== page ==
The legality of drugs has always been a conflict of both opinion and fact, and they usually tend to differ among parties. Now that more than half of U.S. states allow for medical marijuana usage-eight recreational- some argue that marijuana is an ethically acceptable treatment. America’s most watched and popular sport however, upholds a different policy banning the use of marijuana.

The NFL allows players to take painkilling drugs on the sidelines and even get them injected during the game, yet it does not allow players to be treated with marijuana. Due to fear of being targeted by the league and/or punished from teams, only one current player has spoken for the league to reform their cannabis policy; Tennessee Titans linebacker Derrick Morgan. Morgan mentions CNN documentary ‘Weed’ as first enlightening him on the potential medical benefits of cannabis, and believes the NFL should look into the use of the drug if it wants to stand by it’s claim to care for players’ health and well-being.

Morgan and eight former players co-signed a letter with Doctors for Cannabis Regulation, asking for the league to re-evaluate its current policy. The letter says, “Cannabis deserves the serious attention of your medical staff as a viable pain management alternative and potential neuroprotectant.”

Former Baltimore Ravens offensive tackle Eugene Monroe, who retired this summer after seven seasons in the NFL, said,”It’s the responsibility of the medical professionals of the NFL to take this issue on and do something to potentially help players safety and help with their long-term safety, ”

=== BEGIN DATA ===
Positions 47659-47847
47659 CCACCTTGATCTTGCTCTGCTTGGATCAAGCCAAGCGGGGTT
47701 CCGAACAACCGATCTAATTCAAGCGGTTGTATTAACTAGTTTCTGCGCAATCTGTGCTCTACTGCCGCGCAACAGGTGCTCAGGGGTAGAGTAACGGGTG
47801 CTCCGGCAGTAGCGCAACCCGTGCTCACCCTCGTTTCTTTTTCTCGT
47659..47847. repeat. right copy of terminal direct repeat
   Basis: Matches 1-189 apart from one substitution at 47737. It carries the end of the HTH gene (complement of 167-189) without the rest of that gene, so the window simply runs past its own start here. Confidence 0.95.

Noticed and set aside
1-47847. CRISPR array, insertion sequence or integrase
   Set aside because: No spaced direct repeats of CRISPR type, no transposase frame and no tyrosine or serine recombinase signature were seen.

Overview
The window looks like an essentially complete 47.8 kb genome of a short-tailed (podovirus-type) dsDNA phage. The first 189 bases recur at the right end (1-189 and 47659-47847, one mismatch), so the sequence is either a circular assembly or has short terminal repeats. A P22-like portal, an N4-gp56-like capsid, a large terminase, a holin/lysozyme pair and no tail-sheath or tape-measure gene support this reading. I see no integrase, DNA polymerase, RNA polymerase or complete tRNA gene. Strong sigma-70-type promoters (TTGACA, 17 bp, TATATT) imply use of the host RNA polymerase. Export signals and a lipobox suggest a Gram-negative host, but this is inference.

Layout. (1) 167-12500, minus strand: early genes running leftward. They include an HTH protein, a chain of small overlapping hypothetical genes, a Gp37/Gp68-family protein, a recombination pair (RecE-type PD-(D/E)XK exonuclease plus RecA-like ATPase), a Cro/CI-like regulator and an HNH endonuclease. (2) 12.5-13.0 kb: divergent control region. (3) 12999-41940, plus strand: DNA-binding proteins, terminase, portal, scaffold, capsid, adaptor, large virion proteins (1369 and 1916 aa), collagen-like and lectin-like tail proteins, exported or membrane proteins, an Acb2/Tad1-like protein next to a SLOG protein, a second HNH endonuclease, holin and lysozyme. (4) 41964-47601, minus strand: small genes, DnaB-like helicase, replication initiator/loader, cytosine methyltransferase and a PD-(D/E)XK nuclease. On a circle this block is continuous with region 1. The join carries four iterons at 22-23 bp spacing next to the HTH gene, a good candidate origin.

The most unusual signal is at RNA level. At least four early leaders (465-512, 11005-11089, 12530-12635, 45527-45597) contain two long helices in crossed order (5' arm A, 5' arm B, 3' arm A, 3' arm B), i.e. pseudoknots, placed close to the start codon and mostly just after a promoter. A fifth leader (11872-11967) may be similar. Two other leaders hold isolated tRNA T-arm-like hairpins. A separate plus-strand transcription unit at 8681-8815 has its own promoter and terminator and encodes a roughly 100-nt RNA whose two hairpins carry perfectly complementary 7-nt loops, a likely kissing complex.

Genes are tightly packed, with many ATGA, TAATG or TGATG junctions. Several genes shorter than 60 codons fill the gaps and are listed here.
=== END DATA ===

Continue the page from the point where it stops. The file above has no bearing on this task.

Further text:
Monroe uses cannabidiol oil derived from marijuana’s cousin, hemp. The oil contains CBD, the non-psychoactive chemical in marijuana, which is thought to have neuroprotective qualities, potentially heading off neurodegenerative diseases such as Alzheimer’s and Parkinson’s. Monroe also has a medical marijuana prescription to deal with the pain from his years of playing.

The players believe cannabis can potentially serve as an alternative for the opioid epidemic that dominates both the NFL and the country. According to a 2011 study in the Journal of Drug and Alcohol Dependence, over half of all retired NFL players used narcotic painkillers during their careers, and 71% of those ended up abusing those painkillers. One in seven of those players continues to have dependency issues after playing.

Monroe states, “We know cannabis isn’t 100% safe, but the meds that doctors administer to players every week is killing people across the country. Cannabis should be explored.”

NFL commissioner Roger Goodell said that NFL doctors were looking into the benefits of marijuana usage, but that for now the policy will remain as is. The current collective bargaining agreement between the NFL Player’s Association and the owners includes the ban of marijuana. Both Morgan and Monroe are working with the NFL Players Association to form a pain management committee to look at all alternative pain therapies, including marijuana. Players’ Union spokesman George Atallah commented,” Our guys are the ones feeling the pain. And our members have told us this is an important space to look at. That’s why we’re taking the initiative to do it.” Atallah believes the committee can help determine the medical benefits of marijuana as a therapeutic treatment for players.

Morgan and Monroe are optimistic that more players will join them in their push for the league and Players’ Union to reach a new consensus.

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